The shell is constant to every multi-threaded process regardless of its function.
It controls all the threads and supplies them with what they need when they need it.
The shell is split into six main areas :-
Dynamic memory is used throughout the multi-threader.
Logical trip-wires are placed at the top and bottom of memory blocks to
detect over-runs and under-runs.
Every thread declares how many dynamic memory blocks it is expecting to own.
If a thread is not correctly releasing blocks an error will be triggered.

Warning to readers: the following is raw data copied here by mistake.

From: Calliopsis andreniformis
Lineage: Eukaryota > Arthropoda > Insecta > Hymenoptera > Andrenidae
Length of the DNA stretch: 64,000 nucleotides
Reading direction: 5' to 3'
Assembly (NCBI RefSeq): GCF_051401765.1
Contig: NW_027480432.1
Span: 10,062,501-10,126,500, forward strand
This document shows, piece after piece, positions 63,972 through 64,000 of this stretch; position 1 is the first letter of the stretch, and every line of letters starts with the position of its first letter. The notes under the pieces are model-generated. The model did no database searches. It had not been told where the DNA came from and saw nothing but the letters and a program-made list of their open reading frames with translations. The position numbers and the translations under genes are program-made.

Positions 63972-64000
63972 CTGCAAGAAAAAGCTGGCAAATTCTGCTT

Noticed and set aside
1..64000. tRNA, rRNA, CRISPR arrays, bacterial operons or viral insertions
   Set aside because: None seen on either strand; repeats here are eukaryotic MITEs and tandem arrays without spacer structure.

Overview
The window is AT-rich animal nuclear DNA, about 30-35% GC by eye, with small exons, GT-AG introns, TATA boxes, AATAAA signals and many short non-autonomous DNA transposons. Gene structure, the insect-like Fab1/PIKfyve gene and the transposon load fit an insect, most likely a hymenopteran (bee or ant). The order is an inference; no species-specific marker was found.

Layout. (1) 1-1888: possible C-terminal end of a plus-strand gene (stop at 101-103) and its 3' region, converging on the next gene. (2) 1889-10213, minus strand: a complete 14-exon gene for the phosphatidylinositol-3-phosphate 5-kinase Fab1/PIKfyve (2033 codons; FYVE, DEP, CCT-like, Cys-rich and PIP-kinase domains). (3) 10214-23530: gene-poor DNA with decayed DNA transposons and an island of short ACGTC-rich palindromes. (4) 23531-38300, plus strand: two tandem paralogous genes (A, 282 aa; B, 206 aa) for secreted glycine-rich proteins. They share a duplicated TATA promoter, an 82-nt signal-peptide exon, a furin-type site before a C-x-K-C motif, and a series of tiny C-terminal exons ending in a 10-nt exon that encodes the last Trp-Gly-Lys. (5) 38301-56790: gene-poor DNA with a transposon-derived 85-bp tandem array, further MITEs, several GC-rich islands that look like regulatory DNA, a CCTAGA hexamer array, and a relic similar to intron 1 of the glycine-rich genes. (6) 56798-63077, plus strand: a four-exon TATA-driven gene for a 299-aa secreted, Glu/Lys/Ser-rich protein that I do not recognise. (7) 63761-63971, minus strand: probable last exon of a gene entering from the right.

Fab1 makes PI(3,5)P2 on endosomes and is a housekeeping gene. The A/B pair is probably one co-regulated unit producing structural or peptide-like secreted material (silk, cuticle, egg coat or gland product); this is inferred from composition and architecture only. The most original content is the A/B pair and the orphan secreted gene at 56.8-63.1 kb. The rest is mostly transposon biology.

Every block contains extensive meta-data to aid debugging.
The threads communicate through channels.
The multi-threader has three standard channels - Input, Acknowledge and Reporting.
Sometimes threads need to time events or suspend for a certain time period.
All the threads are controlled by the generic queues.
There is no need to wait while an i/o event completes.
The multi-threader will run other threads until it is ready.
Significant events that occur can be reported through the Report Channel
and displayed or collected as appropriate.
The other important part of the shell is the pivot.
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